Containerisation technology is becoming more and more popular because it provides an efficient way to improve deployment flexibility by packaging up code into software micro-environments. Yet, containerisation has limitations and one of the main ones is the fact that entire container images need to be transferred before they can be used. Container images can be seen as software stacks and High-Energy Physics has long solved the distribution problem for large software stacks with CernVM-FS. CernVM-FS provides a global, shared software area, where clients only load the small subset of binaries that are accessed for any given compute job.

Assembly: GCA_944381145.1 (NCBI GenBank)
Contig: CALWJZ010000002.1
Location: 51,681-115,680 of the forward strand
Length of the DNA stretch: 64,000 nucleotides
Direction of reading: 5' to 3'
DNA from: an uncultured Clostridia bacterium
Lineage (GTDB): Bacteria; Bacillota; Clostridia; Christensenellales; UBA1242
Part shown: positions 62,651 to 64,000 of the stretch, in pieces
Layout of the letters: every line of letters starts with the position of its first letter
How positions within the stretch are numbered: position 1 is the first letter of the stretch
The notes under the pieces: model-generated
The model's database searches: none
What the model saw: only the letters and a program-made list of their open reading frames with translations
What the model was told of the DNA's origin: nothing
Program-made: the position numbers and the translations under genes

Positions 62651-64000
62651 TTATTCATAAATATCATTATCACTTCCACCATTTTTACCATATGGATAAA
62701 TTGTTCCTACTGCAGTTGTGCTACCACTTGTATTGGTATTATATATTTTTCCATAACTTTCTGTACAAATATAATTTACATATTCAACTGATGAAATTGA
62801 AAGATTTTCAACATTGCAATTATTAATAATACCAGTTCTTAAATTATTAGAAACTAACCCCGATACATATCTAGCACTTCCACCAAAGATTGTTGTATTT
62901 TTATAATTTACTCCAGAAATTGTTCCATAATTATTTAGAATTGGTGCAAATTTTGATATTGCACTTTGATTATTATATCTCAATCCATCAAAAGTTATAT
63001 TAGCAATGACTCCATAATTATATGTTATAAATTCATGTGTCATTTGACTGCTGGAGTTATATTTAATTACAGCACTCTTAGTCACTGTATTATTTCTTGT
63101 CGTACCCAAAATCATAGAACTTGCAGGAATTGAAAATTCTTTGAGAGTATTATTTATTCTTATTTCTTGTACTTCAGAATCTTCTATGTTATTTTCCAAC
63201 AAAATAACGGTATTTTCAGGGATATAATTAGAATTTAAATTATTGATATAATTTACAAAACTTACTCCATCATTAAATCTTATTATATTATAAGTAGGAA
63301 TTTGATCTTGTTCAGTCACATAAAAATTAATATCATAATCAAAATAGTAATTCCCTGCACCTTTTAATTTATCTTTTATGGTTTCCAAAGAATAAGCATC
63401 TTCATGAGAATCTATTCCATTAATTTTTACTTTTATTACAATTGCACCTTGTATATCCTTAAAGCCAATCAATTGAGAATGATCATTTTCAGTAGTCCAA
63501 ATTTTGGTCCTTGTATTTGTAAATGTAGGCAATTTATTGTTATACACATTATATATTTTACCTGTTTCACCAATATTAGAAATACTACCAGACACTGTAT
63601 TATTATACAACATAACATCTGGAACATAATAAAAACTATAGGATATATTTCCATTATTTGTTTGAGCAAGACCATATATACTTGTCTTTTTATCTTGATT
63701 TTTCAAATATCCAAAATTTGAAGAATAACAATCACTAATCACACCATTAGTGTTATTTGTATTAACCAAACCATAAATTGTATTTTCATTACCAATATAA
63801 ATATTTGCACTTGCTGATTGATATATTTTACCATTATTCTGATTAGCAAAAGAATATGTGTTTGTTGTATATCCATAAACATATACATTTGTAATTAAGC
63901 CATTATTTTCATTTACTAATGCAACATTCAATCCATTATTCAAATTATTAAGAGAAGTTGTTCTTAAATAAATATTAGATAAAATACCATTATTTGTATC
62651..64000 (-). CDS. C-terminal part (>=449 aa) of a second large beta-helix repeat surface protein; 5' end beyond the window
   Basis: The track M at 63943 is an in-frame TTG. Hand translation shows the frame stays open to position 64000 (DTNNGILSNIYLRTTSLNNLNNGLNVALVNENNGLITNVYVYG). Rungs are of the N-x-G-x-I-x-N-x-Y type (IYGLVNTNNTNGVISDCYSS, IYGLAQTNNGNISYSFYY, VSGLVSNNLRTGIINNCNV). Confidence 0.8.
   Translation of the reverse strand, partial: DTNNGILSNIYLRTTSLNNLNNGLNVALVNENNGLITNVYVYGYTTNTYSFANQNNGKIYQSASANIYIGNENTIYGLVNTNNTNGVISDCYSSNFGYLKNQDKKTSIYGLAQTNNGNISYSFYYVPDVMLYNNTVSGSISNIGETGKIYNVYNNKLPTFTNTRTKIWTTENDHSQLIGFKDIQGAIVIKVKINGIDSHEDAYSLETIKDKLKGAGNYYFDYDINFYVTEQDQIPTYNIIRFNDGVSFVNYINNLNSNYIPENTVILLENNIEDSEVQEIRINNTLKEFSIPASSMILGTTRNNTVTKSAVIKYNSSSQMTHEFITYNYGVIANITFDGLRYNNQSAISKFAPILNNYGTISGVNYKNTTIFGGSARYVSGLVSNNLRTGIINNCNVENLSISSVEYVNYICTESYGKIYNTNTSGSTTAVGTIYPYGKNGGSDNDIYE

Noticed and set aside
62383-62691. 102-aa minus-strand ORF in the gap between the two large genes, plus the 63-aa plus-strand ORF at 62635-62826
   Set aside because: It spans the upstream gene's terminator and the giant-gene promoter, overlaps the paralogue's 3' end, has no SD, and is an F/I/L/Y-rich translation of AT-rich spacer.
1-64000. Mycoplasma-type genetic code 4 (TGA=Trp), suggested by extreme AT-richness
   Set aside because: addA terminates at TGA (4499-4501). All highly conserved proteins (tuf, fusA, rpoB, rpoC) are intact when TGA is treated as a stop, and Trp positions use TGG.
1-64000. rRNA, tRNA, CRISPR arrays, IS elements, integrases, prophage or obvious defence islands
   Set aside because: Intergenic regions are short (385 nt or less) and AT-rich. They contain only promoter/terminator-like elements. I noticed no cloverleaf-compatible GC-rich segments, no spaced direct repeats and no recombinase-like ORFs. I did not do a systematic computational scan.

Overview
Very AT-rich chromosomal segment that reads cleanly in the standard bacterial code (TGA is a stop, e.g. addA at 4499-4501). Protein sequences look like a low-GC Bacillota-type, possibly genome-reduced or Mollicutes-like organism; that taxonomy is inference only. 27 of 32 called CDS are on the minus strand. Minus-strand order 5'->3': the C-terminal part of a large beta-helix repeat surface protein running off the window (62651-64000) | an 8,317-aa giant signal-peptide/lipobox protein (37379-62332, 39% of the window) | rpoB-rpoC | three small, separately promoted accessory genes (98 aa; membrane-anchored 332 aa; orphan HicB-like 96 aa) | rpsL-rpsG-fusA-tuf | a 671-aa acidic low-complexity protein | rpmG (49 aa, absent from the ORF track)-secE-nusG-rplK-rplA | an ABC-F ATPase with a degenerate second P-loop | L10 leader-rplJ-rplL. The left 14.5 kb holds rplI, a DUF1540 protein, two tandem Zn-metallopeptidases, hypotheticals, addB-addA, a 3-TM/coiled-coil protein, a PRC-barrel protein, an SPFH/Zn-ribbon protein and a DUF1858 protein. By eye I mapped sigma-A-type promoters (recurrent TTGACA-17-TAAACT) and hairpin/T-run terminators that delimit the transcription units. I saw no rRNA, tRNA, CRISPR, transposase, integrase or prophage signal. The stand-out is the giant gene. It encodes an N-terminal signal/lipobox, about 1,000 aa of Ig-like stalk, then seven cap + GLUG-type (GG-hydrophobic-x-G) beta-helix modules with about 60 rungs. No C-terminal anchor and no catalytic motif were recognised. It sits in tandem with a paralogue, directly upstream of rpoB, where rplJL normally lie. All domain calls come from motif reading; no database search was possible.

In this paper, we propose a solution to the problem of efficient image distribution using CernVM-FS for storage and transport of container images. We chose to implement our solution for the Docker platform, due to its popularity and widespread use. To minimise the impact on existing workflows, our implementation comes as a Docker plugin, meaning that users will continue to pull, run, modify, and store Docker images using standard Docker tools.
We introduced the concept of a “thin” image, whose contents are served on demand from CernVM-FS repositories. Such behavior closely reassembles the lazy evaluation strategy in programming language theory. Our measurements confirm that the time before a task starts executing only depends on the size of the files actually used, minimizing the cold start-up time in all cases.